William S. Shannon Jr., 66, a Marine sergeant major who survived two battle injuries and three wars, died Friday of a heart attack at his home in the Northeast. Sgt. Maj. Shannon was Marine to the core. He first joined when he was 15 and saw action in World War II, Korea and Vietnam. Twice he was wounded, and once his wife was notified that he was dead, but he lived to pin on a Purple Heart and a chest full of ribbons. In all, he spent 31 years in the service, performed just about every duty the Marines had to offer, and hopscotched the world from one base to another.
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NEWS
January 27, 2015 | BY JOHN F. MORRISON, Daily News Staff Writer morrisj@phillynews.com, 215-854-5573
GENEVIEVE Patricia Holmes endured some of the worst tragedies of recent American history that invaded her own life. Raised during World War I and the Depression, her husband, a Marine pilot, was killed at Iwo Jima in World War II, and her only child, who survived combat in Vietnam, died of cancer at age 41. "All that would be enough to ingrain a person with a perpetually sour approach to life," her nephew William Begley said in a eulogy at...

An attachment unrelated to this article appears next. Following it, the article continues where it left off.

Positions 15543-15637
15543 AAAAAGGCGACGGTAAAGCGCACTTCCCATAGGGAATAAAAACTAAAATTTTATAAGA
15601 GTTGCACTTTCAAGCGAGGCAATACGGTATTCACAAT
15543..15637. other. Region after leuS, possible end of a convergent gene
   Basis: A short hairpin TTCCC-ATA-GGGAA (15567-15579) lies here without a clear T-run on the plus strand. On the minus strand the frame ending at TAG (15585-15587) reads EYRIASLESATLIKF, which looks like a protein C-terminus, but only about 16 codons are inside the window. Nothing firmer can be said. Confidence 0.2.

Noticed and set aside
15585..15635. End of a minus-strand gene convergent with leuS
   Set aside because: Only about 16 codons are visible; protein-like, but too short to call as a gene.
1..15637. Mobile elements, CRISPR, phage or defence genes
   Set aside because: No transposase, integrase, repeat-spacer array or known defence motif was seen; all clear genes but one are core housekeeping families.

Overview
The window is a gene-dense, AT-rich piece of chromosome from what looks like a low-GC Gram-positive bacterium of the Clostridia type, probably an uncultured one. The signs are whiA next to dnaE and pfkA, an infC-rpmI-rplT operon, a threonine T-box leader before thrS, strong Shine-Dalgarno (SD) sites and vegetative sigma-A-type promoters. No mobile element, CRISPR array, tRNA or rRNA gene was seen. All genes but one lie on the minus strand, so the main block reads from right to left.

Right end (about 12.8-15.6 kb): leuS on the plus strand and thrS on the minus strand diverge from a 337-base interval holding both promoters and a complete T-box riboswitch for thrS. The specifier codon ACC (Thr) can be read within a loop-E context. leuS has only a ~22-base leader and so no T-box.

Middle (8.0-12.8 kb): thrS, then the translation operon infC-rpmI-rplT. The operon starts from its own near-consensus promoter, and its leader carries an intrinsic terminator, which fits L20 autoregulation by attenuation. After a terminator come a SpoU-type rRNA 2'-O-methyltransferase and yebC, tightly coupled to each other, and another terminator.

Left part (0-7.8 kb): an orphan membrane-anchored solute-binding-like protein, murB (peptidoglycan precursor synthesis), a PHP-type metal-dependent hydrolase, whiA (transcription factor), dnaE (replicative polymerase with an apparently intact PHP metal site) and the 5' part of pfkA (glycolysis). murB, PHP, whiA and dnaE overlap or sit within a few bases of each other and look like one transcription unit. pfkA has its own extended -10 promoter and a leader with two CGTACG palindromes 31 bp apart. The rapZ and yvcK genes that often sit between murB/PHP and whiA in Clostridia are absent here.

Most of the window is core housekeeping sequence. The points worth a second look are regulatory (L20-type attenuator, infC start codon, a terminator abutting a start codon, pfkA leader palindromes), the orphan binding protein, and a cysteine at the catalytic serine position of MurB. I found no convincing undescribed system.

NEWS
July 17, 2013 | BY JOHN F. MORRISON, Daily News Staff Writer morrisj@phillynews.com, 215-854-5573
WHEN OLIVER NORTH needed funds ostensibly for a Nicaraguan church during the infamous Iran-Contra scandal of the mid-'80s, he enlisted the help of a Philadelphia stockbroker. The stockbroker, Jonathan J. Hirtle, contacted two Philadelphia-area business executives, Donald E. Meads, former chairman of CertainTeed Corp., and James Macaleer, CEO of Shared Medical Systems of Malvern, to meet with North. As a result of that meeting in Washington, D.C., in August 1985, one of the executives donated $60,000 for North's activities.
NEWS
November 2, 2011 | By Joseph A. Slobodzian, Inquirer Staff Writer